Ilya Salkind, an executive producer, never would have imagined that his comic book hero from infancy would ultimately shape his career.
When he was offered the chance to direct “Superman” for the first time on the big screen, he was 31 years old. This was the 1978 smash that made Christopher Reeve and Margot Kidder overnight successes at the box office.
Ilya Juan Salkind Dominguez, the son of Russian-Jewish producer Alexander Salkind and Mexican author Berta Dominguez, was born on July 27,1947, in Mexico City. Salkind was captured on camera at just one year old, perched on Zsa Zsa Gabor’s knee.
Ilya’s grandfather, Milkhail Salkind, a pioneer of silent cinema, directed Joyless Street in 1952, in which Swedish-American actress Greta Garbo played a significant part. Garbo is acknowledged as one of the all-time great cinema actresses. After that, Mikhail and Ilya’s father, Alexander Salkind, teamed together to direct a number of popular movies, including Austerlitz by Abel Gance in 1960 and The Trial by Orson Welles in 1962.
Ilya joined his family of filmmakers as the third generation in 1969. He and his father, Alexander, collaborated on a number of movies, beginning with the worldwide box office successes The Three Musketeers (1973) and The Four Musketeers (1974), the first major motion picture and its immediate sequel to be shot concurrently. Salkind was a Jew with Russian ancestry. Ilya has experience working in cities including Paris, Rome, London, Madrid, New York, and Los Angeles. He is a native speaker of English, French, Spanish, Italian, and Portuguese.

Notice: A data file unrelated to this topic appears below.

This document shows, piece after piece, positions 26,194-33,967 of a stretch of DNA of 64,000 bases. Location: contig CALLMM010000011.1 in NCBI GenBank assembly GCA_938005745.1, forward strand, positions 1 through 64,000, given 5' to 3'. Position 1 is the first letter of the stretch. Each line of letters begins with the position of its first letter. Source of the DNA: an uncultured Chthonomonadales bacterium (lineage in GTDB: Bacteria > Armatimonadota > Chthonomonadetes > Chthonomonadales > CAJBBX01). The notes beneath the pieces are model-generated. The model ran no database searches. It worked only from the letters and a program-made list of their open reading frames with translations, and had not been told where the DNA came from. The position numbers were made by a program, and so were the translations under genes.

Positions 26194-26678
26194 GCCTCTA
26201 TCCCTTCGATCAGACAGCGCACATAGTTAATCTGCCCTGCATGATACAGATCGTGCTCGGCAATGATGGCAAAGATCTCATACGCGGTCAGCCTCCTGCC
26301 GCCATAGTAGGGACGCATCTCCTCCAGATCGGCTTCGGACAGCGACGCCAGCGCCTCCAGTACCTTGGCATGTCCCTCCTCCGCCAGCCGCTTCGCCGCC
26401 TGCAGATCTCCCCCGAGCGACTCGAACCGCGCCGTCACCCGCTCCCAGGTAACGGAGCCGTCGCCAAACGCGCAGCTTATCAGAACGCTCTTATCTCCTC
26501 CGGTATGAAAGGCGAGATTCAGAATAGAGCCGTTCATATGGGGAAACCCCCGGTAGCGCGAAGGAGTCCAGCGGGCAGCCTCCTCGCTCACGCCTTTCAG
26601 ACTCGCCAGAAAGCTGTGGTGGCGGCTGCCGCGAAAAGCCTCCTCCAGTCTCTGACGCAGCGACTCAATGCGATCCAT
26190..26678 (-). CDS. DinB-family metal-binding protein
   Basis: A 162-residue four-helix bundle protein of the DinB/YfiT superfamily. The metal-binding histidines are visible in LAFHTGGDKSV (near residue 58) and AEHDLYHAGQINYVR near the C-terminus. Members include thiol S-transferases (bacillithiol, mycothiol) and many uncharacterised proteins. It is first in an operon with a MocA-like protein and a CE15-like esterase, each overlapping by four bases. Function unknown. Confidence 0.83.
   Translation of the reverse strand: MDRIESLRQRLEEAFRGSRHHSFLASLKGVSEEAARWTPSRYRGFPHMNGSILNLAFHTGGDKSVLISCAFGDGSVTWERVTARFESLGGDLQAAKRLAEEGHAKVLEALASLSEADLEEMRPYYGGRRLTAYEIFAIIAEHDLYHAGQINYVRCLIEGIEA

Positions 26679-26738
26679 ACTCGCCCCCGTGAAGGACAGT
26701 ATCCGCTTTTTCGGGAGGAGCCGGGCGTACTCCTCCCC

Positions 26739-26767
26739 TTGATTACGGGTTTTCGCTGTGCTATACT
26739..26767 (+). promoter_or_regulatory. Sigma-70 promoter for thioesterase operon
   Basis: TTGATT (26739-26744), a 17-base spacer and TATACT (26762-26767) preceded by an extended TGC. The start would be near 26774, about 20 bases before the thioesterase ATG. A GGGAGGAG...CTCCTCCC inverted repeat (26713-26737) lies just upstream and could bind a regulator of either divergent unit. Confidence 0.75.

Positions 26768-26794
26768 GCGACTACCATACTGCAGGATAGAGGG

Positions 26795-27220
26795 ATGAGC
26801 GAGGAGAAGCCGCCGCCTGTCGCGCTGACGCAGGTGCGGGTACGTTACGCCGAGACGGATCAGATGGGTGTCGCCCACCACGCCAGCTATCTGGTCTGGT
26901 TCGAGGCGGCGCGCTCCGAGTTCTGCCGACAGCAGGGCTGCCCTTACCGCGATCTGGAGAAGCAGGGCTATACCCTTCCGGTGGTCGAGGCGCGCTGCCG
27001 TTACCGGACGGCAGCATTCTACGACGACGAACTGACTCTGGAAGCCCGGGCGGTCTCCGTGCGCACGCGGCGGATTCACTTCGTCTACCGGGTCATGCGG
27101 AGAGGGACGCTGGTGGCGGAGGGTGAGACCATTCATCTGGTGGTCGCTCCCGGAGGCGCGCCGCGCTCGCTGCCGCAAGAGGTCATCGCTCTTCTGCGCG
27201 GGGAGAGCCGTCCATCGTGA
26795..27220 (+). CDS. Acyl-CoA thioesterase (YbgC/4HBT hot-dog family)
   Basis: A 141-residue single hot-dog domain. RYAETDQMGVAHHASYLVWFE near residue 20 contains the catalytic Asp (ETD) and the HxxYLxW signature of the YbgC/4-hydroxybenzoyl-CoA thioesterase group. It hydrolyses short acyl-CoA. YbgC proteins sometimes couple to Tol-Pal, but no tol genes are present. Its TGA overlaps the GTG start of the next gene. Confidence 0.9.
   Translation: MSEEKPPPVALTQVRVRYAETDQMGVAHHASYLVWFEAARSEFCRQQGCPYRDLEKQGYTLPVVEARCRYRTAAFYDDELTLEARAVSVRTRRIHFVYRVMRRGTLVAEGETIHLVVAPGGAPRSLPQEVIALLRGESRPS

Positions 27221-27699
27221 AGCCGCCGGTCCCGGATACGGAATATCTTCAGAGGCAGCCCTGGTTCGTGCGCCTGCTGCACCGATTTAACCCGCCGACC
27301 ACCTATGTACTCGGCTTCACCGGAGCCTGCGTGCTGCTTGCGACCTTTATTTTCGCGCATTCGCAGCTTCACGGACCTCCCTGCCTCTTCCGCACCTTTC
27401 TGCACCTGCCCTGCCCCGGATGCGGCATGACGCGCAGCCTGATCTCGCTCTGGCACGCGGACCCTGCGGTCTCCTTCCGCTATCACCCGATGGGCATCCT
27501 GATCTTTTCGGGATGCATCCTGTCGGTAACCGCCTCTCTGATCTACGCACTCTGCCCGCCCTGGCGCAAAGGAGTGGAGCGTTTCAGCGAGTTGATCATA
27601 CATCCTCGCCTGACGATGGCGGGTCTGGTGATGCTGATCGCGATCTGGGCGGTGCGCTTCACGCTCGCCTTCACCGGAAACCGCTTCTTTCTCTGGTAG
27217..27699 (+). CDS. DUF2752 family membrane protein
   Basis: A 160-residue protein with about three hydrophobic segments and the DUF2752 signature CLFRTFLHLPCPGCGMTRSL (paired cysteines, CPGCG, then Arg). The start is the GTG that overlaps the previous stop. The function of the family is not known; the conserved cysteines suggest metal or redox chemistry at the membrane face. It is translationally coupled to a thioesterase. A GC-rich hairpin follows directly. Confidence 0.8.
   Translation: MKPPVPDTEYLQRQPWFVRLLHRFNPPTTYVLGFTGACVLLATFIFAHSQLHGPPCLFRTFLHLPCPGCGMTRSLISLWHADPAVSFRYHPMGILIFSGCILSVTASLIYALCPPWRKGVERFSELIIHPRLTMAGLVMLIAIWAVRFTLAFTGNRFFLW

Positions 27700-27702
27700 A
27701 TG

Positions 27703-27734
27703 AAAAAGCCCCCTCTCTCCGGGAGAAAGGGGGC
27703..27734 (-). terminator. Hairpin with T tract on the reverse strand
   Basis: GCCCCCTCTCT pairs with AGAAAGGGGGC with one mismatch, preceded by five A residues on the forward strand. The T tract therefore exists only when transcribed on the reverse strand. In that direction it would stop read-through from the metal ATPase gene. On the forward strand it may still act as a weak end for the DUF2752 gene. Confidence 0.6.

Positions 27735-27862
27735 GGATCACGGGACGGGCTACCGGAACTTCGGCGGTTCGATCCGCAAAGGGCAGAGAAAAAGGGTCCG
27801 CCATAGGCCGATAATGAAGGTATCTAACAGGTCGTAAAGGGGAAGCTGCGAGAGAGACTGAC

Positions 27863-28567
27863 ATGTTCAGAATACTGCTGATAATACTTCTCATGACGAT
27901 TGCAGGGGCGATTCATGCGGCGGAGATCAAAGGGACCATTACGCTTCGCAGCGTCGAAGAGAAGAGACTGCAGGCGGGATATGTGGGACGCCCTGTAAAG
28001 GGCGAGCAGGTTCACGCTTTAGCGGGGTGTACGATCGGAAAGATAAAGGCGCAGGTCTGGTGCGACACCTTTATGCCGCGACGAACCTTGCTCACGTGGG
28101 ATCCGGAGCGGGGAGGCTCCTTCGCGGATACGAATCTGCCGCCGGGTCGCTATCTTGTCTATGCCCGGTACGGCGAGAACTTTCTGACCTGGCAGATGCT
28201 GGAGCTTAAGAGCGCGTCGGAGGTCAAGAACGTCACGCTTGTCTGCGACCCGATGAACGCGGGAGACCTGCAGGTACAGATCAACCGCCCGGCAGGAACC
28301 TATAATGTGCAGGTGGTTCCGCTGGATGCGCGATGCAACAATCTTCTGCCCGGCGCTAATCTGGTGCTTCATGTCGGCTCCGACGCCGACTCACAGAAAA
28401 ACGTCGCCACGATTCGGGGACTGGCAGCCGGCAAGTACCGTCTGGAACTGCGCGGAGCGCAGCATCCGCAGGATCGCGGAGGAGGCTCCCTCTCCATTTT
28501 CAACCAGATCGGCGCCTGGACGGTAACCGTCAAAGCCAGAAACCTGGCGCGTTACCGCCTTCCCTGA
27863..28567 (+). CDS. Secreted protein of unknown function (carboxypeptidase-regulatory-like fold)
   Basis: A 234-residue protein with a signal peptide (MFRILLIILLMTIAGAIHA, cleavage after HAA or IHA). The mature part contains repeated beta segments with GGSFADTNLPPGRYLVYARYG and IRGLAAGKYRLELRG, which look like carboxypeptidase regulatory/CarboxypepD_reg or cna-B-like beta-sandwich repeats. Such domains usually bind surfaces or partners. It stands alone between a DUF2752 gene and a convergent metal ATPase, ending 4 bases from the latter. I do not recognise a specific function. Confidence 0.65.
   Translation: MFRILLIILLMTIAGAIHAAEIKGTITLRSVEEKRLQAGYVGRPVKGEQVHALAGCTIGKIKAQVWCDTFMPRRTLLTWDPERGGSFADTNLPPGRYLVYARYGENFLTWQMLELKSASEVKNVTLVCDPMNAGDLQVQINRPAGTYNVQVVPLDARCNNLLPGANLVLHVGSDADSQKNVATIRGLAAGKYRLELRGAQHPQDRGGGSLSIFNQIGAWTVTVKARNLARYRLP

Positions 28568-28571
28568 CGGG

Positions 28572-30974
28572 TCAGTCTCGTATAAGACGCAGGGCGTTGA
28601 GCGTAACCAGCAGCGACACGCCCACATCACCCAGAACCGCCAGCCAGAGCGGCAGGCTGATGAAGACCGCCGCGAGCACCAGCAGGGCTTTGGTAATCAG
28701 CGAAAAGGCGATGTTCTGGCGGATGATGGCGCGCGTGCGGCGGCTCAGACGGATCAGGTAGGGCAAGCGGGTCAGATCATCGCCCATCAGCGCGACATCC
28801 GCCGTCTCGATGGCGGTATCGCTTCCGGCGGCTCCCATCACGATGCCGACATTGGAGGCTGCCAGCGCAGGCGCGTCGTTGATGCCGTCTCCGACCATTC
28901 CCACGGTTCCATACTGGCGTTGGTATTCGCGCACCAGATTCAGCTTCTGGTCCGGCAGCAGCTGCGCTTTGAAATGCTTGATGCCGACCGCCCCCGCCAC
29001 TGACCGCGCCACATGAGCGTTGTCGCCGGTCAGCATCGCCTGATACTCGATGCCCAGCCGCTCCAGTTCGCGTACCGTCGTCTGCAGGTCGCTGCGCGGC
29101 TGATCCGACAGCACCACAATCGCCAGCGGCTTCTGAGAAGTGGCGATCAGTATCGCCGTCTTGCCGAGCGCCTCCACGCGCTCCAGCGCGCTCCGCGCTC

“The Three Musketeers” was introduced to the big screen in 1973 by three generations of Salkinds. In order to film both “The Three Musketeers” and “The Four Musketeers” simultaneously, the Salkinds hired filmmaker Richard Lester (who would go on to helm “Superman II”). Spengler, Salkind’s boyhood pal, had now also joined the Salkind production crew. The two “Musketeers” movies were a commercial and critical success.
However, the Salkinds also experienced certain setbacks as a result of their achievement. A legal dispute ensued over the precise number of “Musketeers” movies the Salkinds wanted to make and the number of movies for which the cast and crew were paid. Because of this, the Screen Actors Guild mandated that every SAG contract include a “Salkind Clause” that demands that an actor be paid for each film that he or she is doing.
Grandfather Mikhail passed away in the period between the two “Musketeers” films as well. Salkind took up his grandfather’s position as creative director of the family company.
It was in 1974 after he wrapped up work for the film “The Four Musketeers” when he discussed the idea for a new movie they might work on together. Ilya advised his father to make Superman and highlight the superhero’s superpower abilities. The concept sounded interesting to his father and the elder Salkind gave him the go-ahead to produce the movie the next day.